The number of therapy sessions you attend will depend on the specific individual treatment plan that was created for you upon admittance. Your treatment plan will outline how often you need to visit with a therapist or counselor and which types of therapy sessions you need to attend. Even though treatment plans are created when you first arrive at the treatment facility, they can be adjusted during your course of treatment to meet your needs and help you successfully overcome your addiction.
Luxury Opioid Rehab Center
Some rehab centers label themselves as luxury treatment centers. Luxury treatment centers provide the same approach to addiction treatment as other facilities, but they offer unique amenities that often aren’t found at traditional drug treatment centers. Luxury amenities that are offered by these types of opioid rehab centers include access to Olympic-size swimming pools, room service, yoga retreats, spa treatments, a golf course, massage therapy, private rooms and fine dining.
Executive Inpatient Programs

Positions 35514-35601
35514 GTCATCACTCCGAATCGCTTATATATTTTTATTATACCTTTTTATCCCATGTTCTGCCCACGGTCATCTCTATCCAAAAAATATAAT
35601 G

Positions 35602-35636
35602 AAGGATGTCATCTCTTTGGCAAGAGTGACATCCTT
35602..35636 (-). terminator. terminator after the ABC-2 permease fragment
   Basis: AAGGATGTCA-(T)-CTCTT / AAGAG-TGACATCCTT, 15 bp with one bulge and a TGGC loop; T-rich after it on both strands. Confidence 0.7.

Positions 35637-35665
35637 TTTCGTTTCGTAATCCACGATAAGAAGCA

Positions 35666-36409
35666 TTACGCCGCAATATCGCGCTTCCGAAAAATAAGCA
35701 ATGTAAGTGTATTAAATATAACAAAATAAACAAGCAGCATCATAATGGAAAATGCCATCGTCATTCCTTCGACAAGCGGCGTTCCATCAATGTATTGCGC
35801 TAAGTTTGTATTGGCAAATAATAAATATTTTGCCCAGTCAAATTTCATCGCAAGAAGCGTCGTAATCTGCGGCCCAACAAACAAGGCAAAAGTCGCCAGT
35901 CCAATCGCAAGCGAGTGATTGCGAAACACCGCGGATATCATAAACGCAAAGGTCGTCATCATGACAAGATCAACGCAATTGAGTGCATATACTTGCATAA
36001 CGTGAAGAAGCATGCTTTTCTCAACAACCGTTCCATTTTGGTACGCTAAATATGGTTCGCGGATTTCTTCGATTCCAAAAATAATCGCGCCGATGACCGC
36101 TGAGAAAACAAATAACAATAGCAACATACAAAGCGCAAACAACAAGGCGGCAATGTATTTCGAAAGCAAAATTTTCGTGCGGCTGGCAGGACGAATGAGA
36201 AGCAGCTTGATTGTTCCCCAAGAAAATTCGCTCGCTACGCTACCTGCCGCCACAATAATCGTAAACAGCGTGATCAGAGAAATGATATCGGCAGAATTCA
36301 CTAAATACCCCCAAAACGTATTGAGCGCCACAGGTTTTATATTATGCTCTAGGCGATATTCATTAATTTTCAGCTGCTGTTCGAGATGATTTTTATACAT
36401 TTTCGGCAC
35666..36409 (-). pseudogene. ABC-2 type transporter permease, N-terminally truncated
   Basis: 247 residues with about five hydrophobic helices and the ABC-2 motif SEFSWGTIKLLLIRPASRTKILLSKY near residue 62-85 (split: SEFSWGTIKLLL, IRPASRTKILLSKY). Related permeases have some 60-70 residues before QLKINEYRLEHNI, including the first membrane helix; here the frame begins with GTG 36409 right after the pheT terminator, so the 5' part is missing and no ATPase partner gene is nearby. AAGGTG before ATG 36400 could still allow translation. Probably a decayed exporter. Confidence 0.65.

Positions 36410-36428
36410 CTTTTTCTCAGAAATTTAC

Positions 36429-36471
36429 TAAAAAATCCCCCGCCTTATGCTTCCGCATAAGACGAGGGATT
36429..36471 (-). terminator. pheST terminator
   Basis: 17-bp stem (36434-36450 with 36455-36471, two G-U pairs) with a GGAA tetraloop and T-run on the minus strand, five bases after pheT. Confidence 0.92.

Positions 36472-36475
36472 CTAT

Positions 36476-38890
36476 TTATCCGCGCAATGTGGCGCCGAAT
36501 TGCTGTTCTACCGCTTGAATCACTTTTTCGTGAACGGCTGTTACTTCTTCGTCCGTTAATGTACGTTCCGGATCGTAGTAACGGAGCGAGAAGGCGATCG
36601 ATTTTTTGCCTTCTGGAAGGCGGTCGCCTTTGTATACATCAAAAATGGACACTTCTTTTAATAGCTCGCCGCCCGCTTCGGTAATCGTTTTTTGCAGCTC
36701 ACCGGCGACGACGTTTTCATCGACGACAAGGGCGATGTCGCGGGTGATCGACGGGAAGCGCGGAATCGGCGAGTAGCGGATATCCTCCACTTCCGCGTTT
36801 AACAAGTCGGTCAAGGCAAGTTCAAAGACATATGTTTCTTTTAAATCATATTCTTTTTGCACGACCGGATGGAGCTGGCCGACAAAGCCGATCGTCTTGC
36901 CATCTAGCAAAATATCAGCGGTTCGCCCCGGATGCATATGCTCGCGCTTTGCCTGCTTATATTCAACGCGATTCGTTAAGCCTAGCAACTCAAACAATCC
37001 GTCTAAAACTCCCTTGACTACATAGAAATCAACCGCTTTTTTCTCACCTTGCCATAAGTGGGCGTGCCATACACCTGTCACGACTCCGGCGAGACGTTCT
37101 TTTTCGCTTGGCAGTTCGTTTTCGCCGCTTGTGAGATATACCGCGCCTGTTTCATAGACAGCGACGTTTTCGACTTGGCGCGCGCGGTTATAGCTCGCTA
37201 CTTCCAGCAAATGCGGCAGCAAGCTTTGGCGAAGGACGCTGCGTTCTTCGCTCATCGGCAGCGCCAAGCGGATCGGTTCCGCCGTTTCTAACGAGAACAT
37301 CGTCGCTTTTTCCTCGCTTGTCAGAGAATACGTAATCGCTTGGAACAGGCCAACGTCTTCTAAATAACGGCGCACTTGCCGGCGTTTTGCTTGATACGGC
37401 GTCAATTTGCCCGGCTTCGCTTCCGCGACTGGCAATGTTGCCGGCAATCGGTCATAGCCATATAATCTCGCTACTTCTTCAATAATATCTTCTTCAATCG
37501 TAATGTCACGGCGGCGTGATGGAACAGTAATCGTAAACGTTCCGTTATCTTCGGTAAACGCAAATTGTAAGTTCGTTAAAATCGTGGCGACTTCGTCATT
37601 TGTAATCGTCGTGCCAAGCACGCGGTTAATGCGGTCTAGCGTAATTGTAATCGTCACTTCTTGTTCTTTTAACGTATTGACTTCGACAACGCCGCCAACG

People often confuse luxury rehab programs with executive rehab programs, but they are two different things. An executive opioid inpatient program allows you to continue to work or handle personal responsibilities while still seeking treatment at an inpatient facility. When you enter treatment at an executive opioid rehab, your care team will create a treatment plan that allows you to take some time out of your day to continue to work, check work emails, conduct business meetings, or do other things that are necessary to keep working.
Paying For Inpatient Treatment
Don’t let concern over how you will pay for an opioid inpatient program prevent you from getting much-needed help. Most insurance programs offer coverage for those seeking help for a drug addiction. If you don’t have insurance, there are treatment facilities that offer scholarships, financial aid or even payment programs.
Finding The Help You Need
Do you need help finding the right opioid inpatient program for you? Let Recommended Rehabs help. We have created a comprehensive database of top-rated drug treatment facilities all across the country. Just input what you are looking for in a treatment program, such as location and specific treatment, and we can provide you with a list of facilities that will meet your needs.
If you need assistance or have additional questions, contact us today to receive help and guidance finding a rehab facility that will help give you the best chance of beating your addiction once and for all.
If you are experiencing an emergency please dial 9-1-1 immediately.